A Higher Call for Extra-ordinarili-ness

First, what was that word?

We often quote St John Bosco on the popular slogan among Bosconians, “Do your ordinary duties extraordinarily well”. The sentence is engraved in every Bosconian’s heart and soul but interestingly, the phrase is not original of Don Bosco but is often said by him.

For most of us, it means putting our best foot forward in everything that we do. That is how the sons of Don Bosco became known to be talented and skilled people. Most Salesians would explain it that way and I have grown up understanding it that way. For most, our human effort of turning the ordinary into extra-ordinary is truly sanctifying for such good, or would I say best, works are pleasing to God’s eyes.

In an ordinary breakfast, Fr Fidel and I were happily discussing the aspirants’ schedule of the day, to do’s, chores and work until the conversation ended up here. He gave me a strong argument to challenge the common understanding of the saying.

The phrase could also mean that, in a higher perspective, those who are in God’s grace are given the power to do things extra-ordinarily beyond the level of what they normally can. It is no longer us who does the extra-ordinary, putting a notch higher the mundane things we do, but it is God who empowers us to do much more than what we possibly can.

It was the little Johnny Bosco of Becchi who stunned the world. A humble peasant from an obscure village in northern Italy rose to become an influential figure in the Church and state, rightly earning during his time the title “living saint”. A boy who received not the best of education became one of the best educators. St John Bosco’s story of success is a powerful testament to the grace of God who lifts up the humble from their lowliness to seat them with kings and nobles.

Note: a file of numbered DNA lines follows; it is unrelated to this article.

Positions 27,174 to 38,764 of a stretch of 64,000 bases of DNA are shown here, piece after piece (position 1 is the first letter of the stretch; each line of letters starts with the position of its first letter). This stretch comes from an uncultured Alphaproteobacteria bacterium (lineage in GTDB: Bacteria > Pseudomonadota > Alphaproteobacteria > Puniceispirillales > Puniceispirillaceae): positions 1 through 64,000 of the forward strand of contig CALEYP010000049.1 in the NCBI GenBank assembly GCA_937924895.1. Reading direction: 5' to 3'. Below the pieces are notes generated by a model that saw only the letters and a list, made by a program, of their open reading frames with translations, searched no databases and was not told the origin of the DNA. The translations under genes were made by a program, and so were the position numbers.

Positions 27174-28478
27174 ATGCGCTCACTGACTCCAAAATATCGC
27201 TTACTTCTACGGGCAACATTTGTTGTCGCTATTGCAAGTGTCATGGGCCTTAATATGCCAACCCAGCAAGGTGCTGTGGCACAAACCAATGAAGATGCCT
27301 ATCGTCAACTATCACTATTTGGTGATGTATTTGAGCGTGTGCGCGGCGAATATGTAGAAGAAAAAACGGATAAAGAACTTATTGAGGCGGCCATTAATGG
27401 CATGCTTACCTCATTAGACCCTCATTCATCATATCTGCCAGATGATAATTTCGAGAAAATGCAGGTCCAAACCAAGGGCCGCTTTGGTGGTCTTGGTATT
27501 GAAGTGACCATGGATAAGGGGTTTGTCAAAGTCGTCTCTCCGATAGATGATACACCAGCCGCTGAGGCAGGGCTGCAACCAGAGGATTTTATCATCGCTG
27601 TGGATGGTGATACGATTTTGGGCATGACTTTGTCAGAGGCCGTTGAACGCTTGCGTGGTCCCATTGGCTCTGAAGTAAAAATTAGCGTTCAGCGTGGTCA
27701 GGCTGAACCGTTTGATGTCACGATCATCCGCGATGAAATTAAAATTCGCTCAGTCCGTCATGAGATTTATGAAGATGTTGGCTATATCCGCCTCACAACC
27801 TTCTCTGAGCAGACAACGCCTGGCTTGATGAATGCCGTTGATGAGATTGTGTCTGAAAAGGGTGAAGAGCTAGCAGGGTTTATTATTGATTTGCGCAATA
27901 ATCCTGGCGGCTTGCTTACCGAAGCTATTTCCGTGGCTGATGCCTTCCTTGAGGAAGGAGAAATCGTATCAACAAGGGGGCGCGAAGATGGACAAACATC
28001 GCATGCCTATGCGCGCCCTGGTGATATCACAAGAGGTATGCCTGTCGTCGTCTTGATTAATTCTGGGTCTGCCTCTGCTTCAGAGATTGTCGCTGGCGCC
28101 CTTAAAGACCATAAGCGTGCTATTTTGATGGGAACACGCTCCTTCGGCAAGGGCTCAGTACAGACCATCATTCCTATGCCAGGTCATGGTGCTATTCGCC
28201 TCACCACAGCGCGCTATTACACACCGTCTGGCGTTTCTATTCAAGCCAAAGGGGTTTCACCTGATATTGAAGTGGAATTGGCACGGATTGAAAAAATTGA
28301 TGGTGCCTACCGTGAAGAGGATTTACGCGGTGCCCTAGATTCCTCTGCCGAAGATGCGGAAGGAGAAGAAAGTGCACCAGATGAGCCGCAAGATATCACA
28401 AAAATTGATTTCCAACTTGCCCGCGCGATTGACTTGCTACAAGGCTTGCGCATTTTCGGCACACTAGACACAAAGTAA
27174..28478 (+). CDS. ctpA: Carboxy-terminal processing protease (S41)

Now back to the saying. Can we then say that the saying is a higher and stronger challenge to stay in the grace of God which empower us to transcend our normality towards the extra-ordinary? This is something more theologically sound since it is not by man’s effort that he sanctifies himself but through the generous and unmerited love of God.

Should we accept this paradigm shift, then Don Bosco must have asked for his sons and daughters to stay in the grace of God always, that they may witness to the “normal” world the extra-ordinariness of God. When we have followed his advice of frequent Confession and Communion, a spiritual director and confessor by our side, and a real friendship with Jesus and Mary, then we can stay in God’s grace. And the extra boost of extra-ordinarili-ness will come not just from our own effort but also from the empowering love of God.



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